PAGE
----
Over the past year, there has been an increase in the number of refugees and asylum seekers attempting to reach the UK by crossing the English Channel. This guest blog by Dr Razia Shariff, the CEO of Kent Refugee Action Network (KRAN), details how KRAN supports young, separated refugees and asylum seekers, how they adapted their services during the pandemic and how they work to challenge the narrative around the ‘migrant crisis’.
Kent is currently at the centre of a ‘perfect storm’ in relation to refugees and asylum seekers. Although recently the circumstances have changed, the challenges remain the same. The coincidence of a number of different events during 2020 has created a unique context for Kent Refugee Action Network (KRAN). The only constant has been the resilience and positive stories from the young people we work with. They have shown us how they are empowered to rise above any challenge they face, when given the right support and encouragement.
Kent currently has over 500 refugees and asylum seekers under the age of 18 in its care, and over 900 refugees and asylum seekers leaving the care system, having arrived as separated, asylum seeking young people. This is coupled with the recent establishment of an asylum seekers holding centre at the Napier Barracks in Folkestone for up to 400 adult, male asylum seekers. As there are very few safe and legal routes to claiming asylum in the UK, refugees and asylum seekers use lorries, cars and, more recently, boats to get to Kent.
The pressure on the system in Kent has meant that Kent will no longer take new arrivals, so new arrivals are being dispersed to other local authorities which may not have the infrastructure to support their needs. The increase in numbers in Kent has also meant that those turning 20 will no longer be automatically offered social housing as a care leaver and will have to find housing in the private rental market. This is a challenge in itself because of the stigma attached to someone who is young, on benefits and a refugee, but also because affordable private rental accommodation near colleges and supportive networks is scarce.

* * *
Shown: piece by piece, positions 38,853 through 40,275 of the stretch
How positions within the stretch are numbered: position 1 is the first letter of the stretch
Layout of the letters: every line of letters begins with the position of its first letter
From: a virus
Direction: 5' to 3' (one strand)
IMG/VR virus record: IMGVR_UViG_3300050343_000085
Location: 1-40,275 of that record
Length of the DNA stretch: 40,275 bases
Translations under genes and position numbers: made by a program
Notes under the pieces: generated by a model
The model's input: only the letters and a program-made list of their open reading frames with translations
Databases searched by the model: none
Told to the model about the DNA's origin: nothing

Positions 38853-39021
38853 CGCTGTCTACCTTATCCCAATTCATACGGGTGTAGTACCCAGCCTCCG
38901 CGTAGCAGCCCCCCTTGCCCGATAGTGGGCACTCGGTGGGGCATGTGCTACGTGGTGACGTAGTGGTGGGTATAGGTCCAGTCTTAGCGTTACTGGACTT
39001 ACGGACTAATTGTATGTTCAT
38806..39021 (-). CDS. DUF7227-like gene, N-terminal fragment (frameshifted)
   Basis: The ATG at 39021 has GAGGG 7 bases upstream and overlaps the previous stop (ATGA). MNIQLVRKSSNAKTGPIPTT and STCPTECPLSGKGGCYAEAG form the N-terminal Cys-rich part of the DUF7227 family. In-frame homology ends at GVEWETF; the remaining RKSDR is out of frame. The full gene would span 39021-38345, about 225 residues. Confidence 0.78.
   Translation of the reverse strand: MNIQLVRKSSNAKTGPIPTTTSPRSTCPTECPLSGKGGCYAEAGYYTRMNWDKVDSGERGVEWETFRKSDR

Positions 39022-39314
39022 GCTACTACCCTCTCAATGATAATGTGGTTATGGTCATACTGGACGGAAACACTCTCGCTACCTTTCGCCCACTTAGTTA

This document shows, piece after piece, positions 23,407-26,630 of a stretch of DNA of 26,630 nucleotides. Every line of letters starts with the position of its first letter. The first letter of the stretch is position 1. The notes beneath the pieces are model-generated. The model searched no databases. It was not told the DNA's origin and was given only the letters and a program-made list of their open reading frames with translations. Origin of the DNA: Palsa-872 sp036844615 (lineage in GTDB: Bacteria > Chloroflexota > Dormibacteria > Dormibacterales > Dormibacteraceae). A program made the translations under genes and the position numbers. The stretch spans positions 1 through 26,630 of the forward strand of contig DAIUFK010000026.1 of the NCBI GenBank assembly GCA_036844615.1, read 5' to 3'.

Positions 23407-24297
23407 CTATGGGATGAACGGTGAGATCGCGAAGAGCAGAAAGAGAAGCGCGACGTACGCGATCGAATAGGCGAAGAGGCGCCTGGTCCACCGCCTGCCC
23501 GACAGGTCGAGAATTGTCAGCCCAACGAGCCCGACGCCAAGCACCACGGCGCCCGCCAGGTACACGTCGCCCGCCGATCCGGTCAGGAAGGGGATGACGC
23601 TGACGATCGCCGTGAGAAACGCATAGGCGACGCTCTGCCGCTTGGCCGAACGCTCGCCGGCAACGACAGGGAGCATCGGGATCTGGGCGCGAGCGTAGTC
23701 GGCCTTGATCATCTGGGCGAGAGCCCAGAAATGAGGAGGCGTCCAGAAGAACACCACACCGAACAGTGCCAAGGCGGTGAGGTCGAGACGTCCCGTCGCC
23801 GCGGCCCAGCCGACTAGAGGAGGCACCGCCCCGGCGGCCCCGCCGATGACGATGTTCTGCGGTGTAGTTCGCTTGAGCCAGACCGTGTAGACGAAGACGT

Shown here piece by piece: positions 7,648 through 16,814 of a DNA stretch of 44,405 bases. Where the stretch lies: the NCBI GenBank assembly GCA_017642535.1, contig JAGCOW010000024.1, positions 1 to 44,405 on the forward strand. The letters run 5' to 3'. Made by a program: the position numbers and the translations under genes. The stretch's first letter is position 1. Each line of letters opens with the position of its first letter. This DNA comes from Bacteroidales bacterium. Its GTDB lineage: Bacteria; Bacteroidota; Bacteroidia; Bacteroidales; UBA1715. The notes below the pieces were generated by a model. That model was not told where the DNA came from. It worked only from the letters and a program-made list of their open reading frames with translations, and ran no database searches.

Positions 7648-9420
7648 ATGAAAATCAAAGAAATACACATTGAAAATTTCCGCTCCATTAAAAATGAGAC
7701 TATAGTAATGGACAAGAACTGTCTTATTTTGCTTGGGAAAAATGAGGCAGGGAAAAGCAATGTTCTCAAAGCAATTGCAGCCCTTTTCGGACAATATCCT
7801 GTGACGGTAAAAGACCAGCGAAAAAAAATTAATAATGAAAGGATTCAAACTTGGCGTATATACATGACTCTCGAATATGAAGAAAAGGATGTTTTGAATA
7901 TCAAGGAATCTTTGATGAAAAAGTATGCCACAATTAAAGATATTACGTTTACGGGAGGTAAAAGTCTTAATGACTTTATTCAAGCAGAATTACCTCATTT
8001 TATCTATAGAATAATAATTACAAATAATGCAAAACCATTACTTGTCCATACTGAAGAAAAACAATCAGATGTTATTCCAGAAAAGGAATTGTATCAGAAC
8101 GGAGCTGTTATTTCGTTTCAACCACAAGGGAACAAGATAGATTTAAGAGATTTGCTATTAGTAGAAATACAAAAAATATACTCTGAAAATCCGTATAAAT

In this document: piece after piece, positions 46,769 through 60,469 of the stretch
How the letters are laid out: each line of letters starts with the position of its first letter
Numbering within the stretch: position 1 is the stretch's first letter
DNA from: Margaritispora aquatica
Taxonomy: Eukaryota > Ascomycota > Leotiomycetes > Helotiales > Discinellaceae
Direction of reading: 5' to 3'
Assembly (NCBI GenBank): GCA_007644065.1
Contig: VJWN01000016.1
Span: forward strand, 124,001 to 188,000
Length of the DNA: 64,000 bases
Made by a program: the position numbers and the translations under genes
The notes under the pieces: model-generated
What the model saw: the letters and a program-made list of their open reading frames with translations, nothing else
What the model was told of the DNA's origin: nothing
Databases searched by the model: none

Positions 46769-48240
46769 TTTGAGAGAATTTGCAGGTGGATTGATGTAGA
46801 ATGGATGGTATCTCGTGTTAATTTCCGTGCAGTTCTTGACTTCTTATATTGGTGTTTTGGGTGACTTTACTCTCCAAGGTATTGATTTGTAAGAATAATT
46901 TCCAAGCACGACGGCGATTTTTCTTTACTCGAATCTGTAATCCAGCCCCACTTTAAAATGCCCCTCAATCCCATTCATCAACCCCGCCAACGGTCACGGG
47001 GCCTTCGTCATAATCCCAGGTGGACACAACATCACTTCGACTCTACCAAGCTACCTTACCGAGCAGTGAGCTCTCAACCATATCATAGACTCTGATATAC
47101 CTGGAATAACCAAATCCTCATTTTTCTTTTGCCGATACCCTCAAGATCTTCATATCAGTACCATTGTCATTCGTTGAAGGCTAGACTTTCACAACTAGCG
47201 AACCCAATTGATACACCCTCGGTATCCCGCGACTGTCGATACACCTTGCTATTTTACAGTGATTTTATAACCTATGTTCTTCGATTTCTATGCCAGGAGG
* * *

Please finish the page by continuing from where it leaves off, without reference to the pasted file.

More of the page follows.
In response, KRAN has expanded the offer of ‘Learning for Life’ classes and advocacy and support services, which include case work, mentoring, destitution support, well-being activities, a youth forum programme and a youth ambassador programme for refugee and asylum seekers aged 16-24 years of age. In anticipation of a rise in demand for our services, we would welcome additional support and partnerships working with other organisations, to ensure that there is a consistency and quality in the services that we offer to all asylum seekers and refugees, in Kent and beyond.
Adapting to the coronavirus crisis
The Covid-19 crisis has made it tougher for us to ensure that the needs of refugees and asylum seekers in Kent are being met. The legal system ground to a halt and asylum claims and appeals were put on hold. The legal system is only just starting to reboot. Any faster legal processes that are introduced, to deal with the backlog and blockages, must be just and fair.